Clinical assessment

An accurate history must be obtained including:

• Duration of symptoms, whether acute onset or deterioration of a chronic problem, any associated precipitating events such as a traumatic incident and factors that exacerbate or relieve the pain.

• Precise location of pain and whether there is any referred pain to the lower limbs.

Figure 22.36. Adolescent idiopathic scoliosis.

• Accurate systems review, particularly with regard to weight loss, fevers, sweats and a nocturnal component to the pain; genitourinary or gastrointestinal pathology or associated ocular symptoms.

• Sphincter disturbance and any neurological deficits in the lower limbs associated with back pain.

• Extent to which symptoms interfere with the patient's lifestyle, namely domestic and social duties, employment, sports and hobbies.

• Nature of any past treatment, be it conservative or operative, and how effective it has been. Has the patient's requirement for analgesics and anti-inflammatory agents increased recently?

• Whether the patient is a smoker.

• Family history of back problems or history of spinal deformity diagnosed in childhood and any treatment undertaken for this.

Although the vast majority of patients presenting to the orthopaedic clinic with symptoms of back pain generally have degenerative lumbosacral spine disease, vigilance is required to ensure symptoms representative of tumours or infections of the spine are not overlooked. These are comparatively uncommon but if the diagnosis is missed the consequences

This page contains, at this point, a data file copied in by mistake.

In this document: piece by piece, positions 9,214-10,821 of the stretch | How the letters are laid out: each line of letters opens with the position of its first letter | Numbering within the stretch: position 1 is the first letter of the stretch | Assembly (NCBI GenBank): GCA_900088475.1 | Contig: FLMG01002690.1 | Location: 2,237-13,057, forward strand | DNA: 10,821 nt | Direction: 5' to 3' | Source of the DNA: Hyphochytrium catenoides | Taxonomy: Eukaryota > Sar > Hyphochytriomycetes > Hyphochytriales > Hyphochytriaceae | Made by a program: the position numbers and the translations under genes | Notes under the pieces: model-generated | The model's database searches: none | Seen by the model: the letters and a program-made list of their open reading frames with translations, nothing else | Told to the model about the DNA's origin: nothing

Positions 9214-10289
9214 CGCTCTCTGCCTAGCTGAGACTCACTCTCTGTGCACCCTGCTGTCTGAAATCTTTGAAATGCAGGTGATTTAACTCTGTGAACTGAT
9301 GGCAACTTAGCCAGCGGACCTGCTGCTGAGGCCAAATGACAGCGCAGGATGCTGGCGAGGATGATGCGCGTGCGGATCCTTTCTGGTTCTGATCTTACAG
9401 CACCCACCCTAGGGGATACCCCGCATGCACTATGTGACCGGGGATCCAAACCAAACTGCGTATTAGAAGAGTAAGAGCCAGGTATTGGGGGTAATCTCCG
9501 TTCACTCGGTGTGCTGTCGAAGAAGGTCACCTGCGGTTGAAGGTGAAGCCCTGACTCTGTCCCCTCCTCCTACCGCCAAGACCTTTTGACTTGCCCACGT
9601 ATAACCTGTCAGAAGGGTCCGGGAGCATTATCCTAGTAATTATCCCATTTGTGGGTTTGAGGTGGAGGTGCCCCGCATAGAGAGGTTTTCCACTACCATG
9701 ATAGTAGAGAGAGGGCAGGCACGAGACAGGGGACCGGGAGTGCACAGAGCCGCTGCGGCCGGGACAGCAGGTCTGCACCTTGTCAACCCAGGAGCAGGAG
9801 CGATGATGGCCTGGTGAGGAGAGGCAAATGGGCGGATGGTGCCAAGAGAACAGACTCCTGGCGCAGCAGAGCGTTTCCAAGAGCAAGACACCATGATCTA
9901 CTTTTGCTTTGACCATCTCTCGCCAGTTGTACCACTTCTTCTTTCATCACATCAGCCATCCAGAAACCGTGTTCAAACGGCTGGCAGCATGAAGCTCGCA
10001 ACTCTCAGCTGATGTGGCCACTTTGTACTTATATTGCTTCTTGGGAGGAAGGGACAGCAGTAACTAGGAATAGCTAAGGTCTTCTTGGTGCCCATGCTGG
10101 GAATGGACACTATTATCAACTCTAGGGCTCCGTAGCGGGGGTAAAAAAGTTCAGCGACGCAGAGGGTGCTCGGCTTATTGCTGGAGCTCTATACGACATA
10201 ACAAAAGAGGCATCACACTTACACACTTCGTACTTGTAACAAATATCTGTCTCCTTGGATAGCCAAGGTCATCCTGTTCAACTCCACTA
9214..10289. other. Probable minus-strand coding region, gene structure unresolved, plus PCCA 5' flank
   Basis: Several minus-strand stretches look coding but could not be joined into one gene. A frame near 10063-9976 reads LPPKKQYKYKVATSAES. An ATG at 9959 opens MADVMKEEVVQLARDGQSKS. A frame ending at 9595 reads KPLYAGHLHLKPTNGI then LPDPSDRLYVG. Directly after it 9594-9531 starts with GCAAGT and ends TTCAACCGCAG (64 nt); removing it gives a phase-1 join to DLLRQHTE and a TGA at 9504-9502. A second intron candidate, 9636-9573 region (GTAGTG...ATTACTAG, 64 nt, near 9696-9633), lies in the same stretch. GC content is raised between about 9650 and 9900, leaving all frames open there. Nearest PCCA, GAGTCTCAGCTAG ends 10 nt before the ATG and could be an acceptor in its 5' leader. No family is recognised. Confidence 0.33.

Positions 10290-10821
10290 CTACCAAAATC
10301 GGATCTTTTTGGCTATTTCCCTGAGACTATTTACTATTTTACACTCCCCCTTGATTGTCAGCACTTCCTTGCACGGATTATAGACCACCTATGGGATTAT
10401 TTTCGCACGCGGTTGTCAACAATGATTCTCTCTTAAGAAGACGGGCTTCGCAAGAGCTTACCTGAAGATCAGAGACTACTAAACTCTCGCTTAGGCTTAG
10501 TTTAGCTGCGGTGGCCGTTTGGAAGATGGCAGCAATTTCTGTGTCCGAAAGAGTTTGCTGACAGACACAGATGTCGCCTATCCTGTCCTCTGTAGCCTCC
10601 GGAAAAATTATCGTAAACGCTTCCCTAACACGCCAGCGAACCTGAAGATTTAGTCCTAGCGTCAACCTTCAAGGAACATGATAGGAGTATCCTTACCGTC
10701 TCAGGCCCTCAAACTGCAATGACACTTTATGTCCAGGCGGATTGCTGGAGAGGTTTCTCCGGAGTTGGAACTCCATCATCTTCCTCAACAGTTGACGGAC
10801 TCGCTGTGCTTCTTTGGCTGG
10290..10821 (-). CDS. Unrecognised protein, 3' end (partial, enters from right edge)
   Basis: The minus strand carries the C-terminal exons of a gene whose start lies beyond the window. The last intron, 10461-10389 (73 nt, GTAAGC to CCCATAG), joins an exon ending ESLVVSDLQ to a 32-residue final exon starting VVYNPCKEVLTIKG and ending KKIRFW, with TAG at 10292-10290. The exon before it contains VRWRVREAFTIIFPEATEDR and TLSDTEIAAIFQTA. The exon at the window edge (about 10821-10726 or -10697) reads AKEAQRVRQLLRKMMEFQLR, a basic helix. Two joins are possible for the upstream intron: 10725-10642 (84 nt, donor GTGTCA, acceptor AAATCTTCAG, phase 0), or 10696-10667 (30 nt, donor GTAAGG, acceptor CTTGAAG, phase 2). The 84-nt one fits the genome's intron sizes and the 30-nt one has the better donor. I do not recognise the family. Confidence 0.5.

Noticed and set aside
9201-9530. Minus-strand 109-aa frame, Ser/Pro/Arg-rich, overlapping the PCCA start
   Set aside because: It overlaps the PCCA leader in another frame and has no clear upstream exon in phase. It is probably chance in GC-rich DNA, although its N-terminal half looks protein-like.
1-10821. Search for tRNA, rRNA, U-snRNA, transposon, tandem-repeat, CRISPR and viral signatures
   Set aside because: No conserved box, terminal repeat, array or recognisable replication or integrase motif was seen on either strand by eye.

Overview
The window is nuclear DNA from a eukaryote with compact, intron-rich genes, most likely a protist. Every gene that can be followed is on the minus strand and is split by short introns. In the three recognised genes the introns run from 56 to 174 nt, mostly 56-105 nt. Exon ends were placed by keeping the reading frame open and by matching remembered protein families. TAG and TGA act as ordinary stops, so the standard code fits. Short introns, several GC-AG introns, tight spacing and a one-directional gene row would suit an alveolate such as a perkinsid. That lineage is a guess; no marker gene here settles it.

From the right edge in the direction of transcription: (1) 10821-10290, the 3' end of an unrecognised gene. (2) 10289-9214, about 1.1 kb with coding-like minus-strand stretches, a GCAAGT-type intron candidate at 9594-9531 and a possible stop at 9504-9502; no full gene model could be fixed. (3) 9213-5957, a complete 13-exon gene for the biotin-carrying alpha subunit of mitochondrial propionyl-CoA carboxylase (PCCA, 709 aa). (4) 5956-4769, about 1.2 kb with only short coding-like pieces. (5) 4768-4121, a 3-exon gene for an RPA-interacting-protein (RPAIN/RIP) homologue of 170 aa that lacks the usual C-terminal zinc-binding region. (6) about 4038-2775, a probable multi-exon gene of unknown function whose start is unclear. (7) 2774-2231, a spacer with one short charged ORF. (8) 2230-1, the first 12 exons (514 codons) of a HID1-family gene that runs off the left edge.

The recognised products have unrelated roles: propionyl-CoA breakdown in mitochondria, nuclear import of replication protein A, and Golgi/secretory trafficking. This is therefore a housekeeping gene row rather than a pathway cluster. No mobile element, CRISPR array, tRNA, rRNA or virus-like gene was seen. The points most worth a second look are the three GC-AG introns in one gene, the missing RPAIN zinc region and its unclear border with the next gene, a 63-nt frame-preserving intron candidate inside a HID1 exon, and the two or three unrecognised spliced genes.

Figure 22.37. Spondylyosis at L2/L3.

are catastrophic. The clinician should be wary of patients who present with back pain that falls in the following categories:

• Elderly patients who present with recent onset of back pain that has never been experienced before, especially when associated with systemic symptoms such as weight loss.

• Patients who are troubled by persistent severe nocturnal back pain.

• Patients with interscapula/midthoracic pain.

• Any patient with associated neurological deficit.

• Patients presenting with back pain with bilateral radicular pain referred to the lower limbs.

• Any patient with perianal sensory disturbance or loss of sphincter control.

• Any patient with a previous diagnosis of malignant disease involving other organ systems.

A thorough clinical examination is imperative and involves:

• Identification of the exact source of the pain if possible and also any referred pain pattern into the limbs. In those with diffuse thoracic and lumbar spinal pain, assessment of respiratory excursion is also important.

• Any limitation in the range of movement of the spine and paravertebral muscle spasm.

• Tender areas must be accurately identified, whether they be over the spinous process or interspinous ligaments. Any palpable defect or step in the spinous processes should also be recognized by careful palpation.

• Spinal deformity should be noted in both the coronal and sagittal planes.

• Accurate lower limb neurological examination, including assessment of perianal sensation and anal tone. Any neurological defects need to be elucidated, including performing a rectal examination.

• Careful abdominal examination to exclude any intraabdominal masses such as aortic aneurysms, pancreatic pseudocysts, retroperitoneal lymphadenopathy, bladder distension, secondary to neurogenic sphincter disturbance.

• General assessment for signs of generalized arthropathy and ocular, integumentary and cardiac manifestations that may accompany an inflammatory spondyloarthropathy.

0 0

Post a comment